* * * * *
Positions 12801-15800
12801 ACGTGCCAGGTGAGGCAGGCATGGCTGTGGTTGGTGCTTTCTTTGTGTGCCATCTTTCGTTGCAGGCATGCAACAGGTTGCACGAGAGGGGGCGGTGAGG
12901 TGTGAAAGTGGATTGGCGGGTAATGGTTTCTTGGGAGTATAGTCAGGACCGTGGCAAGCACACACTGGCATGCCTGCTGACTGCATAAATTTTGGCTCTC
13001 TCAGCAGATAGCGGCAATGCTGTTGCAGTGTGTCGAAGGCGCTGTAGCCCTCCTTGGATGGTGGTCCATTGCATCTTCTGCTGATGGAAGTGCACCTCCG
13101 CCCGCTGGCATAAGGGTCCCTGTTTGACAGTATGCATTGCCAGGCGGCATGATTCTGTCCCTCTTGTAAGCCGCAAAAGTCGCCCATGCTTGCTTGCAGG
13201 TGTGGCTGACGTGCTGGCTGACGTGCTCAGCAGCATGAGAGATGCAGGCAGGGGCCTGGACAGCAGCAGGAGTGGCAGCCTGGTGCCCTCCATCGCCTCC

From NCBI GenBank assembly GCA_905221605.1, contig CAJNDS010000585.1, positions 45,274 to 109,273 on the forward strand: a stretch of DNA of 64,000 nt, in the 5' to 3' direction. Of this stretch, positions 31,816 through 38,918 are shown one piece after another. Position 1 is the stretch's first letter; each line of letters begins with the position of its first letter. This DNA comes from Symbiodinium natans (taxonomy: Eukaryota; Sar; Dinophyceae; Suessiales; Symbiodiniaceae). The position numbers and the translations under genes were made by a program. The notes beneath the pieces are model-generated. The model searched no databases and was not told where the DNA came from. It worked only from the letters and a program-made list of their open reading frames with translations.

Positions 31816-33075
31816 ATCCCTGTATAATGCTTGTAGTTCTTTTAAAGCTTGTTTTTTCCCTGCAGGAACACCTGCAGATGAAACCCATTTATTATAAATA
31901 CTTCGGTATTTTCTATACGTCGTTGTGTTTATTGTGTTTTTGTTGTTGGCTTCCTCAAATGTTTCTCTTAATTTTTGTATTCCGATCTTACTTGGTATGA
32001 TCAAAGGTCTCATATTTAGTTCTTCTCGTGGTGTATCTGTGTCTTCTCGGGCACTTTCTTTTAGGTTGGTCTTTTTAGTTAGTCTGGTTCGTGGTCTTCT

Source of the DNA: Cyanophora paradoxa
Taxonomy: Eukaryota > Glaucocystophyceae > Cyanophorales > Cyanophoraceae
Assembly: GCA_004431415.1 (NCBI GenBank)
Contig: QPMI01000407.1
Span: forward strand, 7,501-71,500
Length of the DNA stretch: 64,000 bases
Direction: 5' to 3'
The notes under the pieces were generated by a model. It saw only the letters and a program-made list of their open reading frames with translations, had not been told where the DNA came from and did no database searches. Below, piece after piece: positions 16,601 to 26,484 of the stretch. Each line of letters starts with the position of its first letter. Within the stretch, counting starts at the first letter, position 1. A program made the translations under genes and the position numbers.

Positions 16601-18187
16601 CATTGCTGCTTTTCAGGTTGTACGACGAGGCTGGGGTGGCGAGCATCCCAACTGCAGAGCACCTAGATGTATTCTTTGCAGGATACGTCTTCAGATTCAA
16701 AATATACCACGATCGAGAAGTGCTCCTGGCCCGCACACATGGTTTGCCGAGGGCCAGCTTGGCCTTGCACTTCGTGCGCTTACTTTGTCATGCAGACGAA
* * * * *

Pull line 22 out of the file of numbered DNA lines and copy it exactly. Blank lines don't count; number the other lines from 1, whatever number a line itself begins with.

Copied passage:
16701 AATATACCACGATCGAGAAGTGCTCCTGGCCCGCACACATGGTTTGCCGAGGGCCAGCTTGGCCTTGCACTTCGTGCGCTTACTTTGTCATGCAGACGAA